The one thing I have to stress, above all else, was that it was amazing. Indescribable, even, though I’ll try my best to do justice to this story of the eclipse itself, as well as the adventure of getting there.
The video I created to document our trip captures many of the key scenes and emotions from the long weekend.
But some other things are best written out.
Nathan had been planning this trip to see the complete solar eclipse for three years. As I settled into the car early on Saturday morning with a piping hot thermos of tea balanced on one knee, I contemplated whether this aspect of dating a planetary geologist was a boon or a burden. The drive from Los Angeles to the Sawtooth National Forest in Idaho would take close to 15 hours across two days. I’ll admit that, at the start of our trip, I wasn’t convinced it was worth it.
Nathan’s unusually excited smile persuaded me to at least give it a try.
Fortunately, the drive itself passed quickly. The highway brought us first through the stark plateaus and patchy Joshua trees of the Mojave Desert, then into the Great Basin of Nevada, where the road on either side gave way to vast flatlands of sagebrush bordered by sharp peaks and low clouds.
As we entered the Sawtooth National Forest Sunday morning, our windows filled with the deep green of pines and firs.
Along the road were glowing orange bulletins warning of heavy traffic expected on Monday, the day of the eclipse, as well as the occasional sign indicating a recommended “Eclipse viewing area → .”
We still had farther to go. By this point we were well within the projected totality band, meaning that the sun would be completely covered by the moon during the eclipse. If you watched the eclipse from outside the totality band, you only saw a partial eclipse, with maximum sun coverage decreasing the farther away you were from the band – for example, back home in Los Angeles we only would have seen about 60% coverage, as you can see on this NASA eclipse map.
However, even within the totality band, there’s substantial variation in how long the sun remains covered. Nathan navigated us to a spot right in the center, where the sun would remain covered for over two minutes.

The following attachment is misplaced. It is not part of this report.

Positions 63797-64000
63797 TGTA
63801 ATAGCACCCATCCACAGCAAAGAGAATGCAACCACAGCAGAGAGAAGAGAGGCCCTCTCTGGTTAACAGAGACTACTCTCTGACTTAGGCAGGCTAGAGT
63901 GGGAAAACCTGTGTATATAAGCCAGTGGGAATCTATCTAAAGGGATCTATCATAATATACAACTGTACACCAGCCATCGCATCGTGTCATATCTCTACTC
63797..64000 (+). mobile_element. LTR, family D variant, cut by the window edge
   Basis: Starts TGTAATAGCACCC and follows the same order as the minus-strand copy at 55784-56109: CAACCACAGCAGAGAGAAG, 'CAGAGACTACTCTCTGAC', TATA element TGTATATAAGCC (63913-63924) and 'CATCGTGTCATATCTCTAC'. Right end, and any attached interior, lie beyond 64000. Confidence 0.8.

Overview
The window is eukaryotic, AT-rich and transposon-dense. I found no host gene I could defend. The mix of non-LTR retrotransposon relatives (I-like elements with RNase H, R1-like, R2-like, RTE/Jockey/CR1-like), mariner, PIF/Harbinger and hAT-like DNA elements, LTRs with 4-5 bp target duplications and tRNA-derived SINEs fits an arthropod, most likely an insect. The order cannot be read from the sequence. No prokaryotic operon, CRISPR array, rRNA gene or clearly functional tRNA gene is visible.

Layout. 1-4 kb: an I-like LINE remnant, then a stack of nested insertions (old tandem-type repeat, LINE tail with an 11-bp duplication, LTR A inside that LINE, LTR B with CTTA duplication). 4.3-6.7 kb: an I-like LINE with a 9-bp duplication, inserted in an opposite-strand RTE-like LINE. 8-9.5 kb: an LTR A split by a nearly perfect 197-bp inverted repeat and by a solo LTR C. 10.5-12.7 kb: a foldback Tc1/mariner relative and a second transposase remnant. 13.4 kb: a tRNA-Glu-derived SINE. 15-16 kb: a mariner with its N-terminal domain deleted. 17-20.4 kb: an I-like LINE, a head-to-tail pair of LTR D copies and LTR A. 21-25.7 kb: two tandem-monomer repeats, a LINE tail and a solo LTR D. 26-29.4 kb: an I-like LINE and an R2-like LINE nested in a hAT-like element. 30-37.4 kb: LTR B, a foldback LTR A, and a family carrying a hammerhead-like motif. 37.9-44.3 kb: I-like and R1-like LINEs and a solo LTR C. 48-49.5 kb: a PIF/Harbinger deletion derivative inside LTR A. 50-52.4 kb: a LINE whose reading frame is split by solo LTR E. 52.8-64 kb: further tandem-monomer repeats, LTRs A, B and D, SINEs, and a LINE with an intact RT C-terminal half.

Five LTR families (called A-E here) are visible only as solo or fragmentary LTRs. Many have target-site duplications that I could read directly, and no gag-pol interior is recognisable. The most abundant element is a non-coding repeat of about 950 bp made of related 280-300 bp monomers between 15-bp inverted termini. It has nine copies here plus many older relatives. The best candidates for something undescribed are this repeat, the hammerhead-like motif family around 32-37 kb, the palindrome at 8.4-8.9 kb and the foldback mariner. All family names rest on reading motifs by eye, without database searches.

Most camping spots were already snatched up, but we found a secluded opening nestled beneath some firs. On one side we had a soft creek, and on the other a small meadow that served as the perfect vantage point for observing the eclipse.
As the sun rose toward the tops of the conifers the following morning, we were busy with preparations. Ideally we should have had solar filters for our cameras, which are designed to protect the light sensors the same way eclipse glasses protect human eyes. As we lacked this specialized equipment, Nathan taught me how to create a cheap solar filter using some extra pairs of eclipse glasses.
The method worked surprisingly well. As we were testing our equipment, we even observed some sun spots.
With our optics properly protected, we waded into the tall grass of the meadow to set up our tripods, then settled into our chairs to wait. The first sliver of the sun disappeared just after 10 a.m., but it would take another hour and a half for the moon to move fully across.
It was about this point that I felt the excitement begin to build. The last total eclipse to touch part of the United States occurred in 1979. The last total eclipse to fully cross the US, like this one in 2017, occurred in 1918.